A tension? Attention!!!

 I can't remember where I parked but it doesn't matter because I can't remember where I left my keys.  Oh, they're in my hand.

I can't remember where I parked but it doesn't matter because I can't remember where I left my keys.  Oh, they're in my hand.

Christine asked me to look for her sunglasses and I reported that they were not in her purse.

Now, in fairness, her purse I've nicknamed the Panamanian Mangrove and ordinarily refuse to go in there for fear of being trapped-to-drown when tide rolls in.  

But this time, there were only like five items total in it.

Including her sunglasses.

This is not my first rodeo.

But like so many times:  I sincerely didn't see them.

Because--as I've learned in some of my readings lately--I wasn't looking for her sunglass Case:  I was looking for her sunglasses.

Plus, I have a lot on my mind, I'm discovering.

Today?  Today was not heavy lifting: get the fab five to girls on the run 5K, find Uncle Nate, don't lose Jack, ooper, walk back to get goTessgo posters from van, walk back, wait; take cam back to van, we forgot SIM card at home, walk back, see them off, find a portapotty because WDM had closed down the restrooms for the season and a thousand people descended after I made and consumed coffee, bought donuts and heavy Duty Vitamin C as it is cold and flu season and the oldest was fighting off something night before last, talk to Jorgie and retired Marine, try to block oldest hearing old retired marine Wow-he-just-said-that, double time it back to the finish line in double double time because our middle was crushing her time and texted my friend about a deal we are chasing, then the other one and then we take the phone pics, pile in, get home, make and eat lunch, get our ladies out the door for a play back downtown for them and remember to get the gift for the youngest bday party tonight but don't forget your oops need to turn around forgot the things you pay with and the chip is fine but slow and no no, let's order CASEYS pizza because the littlest also has a basketball game tonight and we are out of homemade dough makings.

And I managed to pull off a nap and a couple hours of foursquare with the boysies before letting this stream of Saturday out along with some dishes and sweeping and a couple other texts and phone calls and emails and iPhone pics. 

But the nap was for sure cut short because we have a doorbell and our favorite wee visitor loves to use it when our youngest isn't using it, himself.   Usually when you guessed it:  

Im napping.   

There is a classic study on the subject of this attention tension described in Daniel Levitin's THE ORGANIZED MIND.

There is a video that comes from the psychological study on attention by Christopher Chabris and Daniel Simons.   Because of the processing limits of your attentional system, they essentially prove over and over that we don't see what we are not looking for--at one point in the video where folks have been encouraged to count how may times the players wearing the white tee shirts pass the basketball while ignoring the players in the black tee shirts--a man in a gorilla suit walks into the middle of the action bangs his chest and walks off.  

And most in the study don't see him.  I didn't the first time I saw it.

Because their attentional system is overloaded.

Like mine and like us, here in America, almost every minute of every hour of every day when we are not aware or on the lookout.  And it is stressful and subconsciously, we feel like we are missing something--because we are.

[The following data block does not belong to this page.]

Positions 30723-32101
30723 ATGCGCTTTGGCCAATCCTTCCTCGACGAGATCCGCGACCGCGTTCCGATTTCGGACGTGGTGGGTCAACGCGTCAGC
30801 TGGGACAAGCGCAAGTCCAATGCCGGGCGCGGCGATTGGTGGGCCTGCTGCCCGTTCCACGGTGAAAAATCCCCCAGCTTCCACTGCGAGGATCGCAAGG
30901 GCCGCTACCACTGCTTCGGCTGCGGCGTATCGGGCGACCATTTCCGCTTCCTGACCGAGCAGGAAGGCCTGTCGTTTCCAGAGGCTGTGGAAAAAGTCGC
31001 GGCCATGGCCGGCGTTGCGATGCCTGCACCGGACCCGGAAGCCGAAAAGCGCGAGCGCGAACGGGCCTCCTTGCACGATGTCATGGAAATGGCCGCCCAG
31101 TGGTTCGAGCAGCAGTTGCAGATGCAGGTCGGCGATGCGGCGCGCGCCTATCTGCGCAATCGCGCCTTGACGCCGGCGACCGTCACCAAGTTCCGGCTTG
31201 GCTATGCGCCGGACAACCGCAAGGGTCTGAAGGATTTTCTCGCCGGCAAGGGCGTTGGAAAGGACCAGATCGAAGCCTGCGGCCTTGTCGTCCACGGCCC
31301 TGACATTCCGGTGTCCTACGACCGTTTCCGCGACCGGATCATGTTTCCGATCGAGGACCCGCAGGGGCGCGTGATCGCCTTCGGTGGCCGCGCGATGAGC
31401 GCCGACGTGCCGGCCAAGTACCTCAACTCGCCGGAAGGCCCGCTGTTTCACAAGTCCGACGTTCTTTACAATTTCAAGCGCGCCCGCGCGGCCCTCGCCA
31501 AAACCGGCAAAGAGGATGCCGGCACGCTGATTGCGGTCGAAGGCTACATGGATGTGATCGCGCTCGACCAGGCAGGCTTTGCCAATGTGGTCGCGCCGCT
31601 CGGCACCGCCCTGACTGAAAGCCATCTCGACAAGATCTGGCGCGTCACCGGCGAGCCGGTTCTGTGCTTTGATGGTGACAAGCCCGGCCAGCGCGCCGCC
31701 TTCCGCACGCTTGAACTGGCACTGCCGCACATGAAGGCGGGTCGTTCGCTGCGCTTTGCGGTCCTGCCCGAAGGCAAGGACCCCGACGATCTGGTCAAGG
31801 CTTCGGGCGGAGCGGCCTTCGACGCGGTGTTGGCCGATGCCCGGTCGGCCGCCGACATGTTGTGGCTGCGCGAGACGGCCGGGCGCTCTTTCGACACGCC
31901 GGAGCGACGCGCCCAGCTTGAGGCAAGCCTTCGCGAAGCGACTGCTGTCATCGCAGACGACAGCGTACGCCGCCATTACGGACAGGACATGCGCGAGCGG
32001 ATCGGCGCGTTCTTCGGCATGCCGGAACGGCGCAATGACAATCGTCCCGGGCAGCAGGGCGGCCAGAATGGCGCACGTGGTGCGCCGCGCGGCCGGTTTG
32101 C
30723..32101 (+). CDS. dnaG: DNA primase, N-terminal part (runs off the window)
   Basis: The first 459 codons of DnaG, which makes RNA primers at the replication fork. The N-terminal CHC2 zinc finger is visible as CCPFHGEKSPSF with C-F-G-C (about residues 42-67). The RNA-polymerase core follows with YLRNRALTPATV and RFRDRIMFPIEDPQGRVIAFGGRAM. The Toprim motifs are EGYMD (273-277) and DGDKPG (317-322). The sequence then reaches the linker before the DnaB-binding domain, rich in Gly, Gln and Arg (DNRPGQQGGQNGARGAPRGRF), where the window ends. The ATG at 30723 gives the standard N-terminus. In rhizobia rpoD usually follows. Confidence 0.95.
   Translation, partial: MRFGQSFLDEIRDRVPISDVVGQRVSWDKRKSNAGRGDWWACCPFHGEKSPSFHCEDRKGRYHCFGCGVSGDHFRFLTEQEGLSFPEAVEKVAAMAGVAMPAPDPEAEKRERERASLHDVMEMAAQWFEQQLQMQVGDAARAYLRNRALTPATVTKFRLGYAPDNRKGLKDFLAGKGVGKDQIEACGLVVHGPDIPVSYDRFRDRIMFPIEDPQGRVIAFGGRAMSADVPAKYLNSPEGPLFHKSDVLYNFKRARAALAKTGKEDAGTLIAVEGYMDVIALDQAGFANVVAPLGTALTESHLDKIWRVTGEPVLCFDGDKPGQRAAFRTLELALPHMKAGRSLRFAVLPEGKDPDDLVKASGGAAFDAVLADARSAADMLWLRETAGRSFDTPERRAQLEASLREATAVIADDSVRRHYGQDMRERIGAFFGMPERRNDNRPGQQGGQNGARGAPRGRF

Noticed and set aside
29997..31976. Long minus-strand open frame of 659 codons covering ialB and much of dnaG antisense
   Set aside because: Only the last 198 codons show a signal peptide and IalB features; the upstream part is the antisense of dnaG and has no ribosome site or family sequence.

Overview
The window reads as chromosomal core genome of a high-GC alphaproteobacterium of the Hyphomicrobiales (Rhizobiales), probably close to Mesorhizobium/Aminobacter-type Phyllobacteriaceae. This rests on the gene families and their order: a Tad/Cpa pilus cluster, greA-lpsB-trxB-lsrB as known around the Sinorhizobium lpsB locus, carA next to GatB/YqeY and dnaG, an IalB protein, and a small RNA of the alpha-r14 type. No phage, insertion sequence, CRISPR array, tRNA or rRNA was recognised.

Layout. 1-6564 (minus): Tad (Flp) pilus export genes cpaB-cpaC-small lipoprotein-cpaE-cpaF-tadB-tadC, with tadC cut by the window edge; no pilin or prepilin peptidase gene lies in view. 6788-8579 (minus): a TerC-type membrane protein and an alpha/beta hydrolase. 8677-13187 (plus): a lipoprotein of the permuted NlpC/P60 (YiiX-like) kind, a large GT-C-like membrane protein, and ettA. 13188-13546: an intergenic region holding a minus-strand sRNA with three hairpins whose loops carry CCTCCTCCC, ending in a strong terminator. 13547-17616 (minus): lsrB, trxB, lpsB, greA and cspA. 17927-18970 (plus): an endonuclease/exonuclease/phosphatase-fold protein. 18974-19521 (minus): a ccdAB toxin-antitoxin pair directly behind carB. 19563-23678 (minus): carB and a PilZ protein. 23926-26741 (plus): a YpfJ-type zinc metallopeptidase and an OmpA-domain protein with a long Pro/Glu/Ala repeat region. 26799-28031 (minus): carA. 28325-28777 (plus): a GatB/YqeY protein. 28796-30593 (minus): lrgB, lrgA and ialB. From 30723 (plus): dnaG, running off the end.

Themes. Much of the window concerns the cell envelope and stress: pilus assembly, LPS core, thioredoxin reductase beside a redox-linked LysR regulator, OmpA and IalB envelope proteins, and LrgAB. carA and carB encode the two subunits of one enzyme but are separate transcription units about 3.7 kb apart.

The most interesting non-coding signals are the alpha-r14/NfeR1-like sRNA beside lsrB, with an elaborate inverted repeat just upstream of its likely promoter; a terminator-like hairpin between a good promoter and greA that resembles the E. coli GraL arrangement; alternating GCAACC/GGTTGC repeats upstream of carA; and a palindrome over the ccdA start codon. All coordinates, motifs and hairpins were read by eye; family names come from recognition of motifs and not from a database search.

A lot of instances of losing and misplacing and not remembering or finding things, Levitin suggests, is nothing more than our attentional systems being over-taxed.

Which brings me to Brenna Manning, who reminded me in ABBAS CHILD the other night that "the agnosticism of inattention"--the lack of personal discipline over media bombardment, shallow reading, sterile conversation, perfunctory prayer and subjugation of the senses--the awareness of the Risen Christ grows dim."

Whoa, wait:  "--the awareness of the Risen Christ grows dim.."

We struggle with our a where-ness?   I can't tell you how many times I've forgotten where I parked while I was on the phone heading in for a stroll at Jordan Creek.  Thank goodness I can still hear when I set off the alarm to find it!  Gang, we are becoming painfully distracted.  

It s attention's tension.

Brennan continues, "Just as the failure to be attentive undermines love, confidence, and communion in a human relationship,  so inattention to my true self hidden with christ in God obscures awareness of the Divine relationship."

There is a tension, though, isn't there?  We have a lot on our minds--as I alluded to in a previous post, something like 35,000 decisions a day.  

My attention is often divided between this and that and that and that's this and this' that before we talk about attention deficit disorder, which is sometimes I'm simply not paying enough attention to my own because I have't enough attention left.

In the realm of the Center for Relational Care, attention is all about entering another's world. And we are so often, anymore, if we are not careful to just purposefully slow down:  just barely in the present of our own world.

The danger of not slowing down our minds on purpose is reaching epidemic proportion.  Even just a few minutes an hour to breathe in where we are:  and Whose.

Breatjing deeply, being filled with His inspiration and praying something like "Lord, I'm slowing down right now just to be with You," ever-helps--if I can focus long enough and remember in this land of forgetfulness to just do it.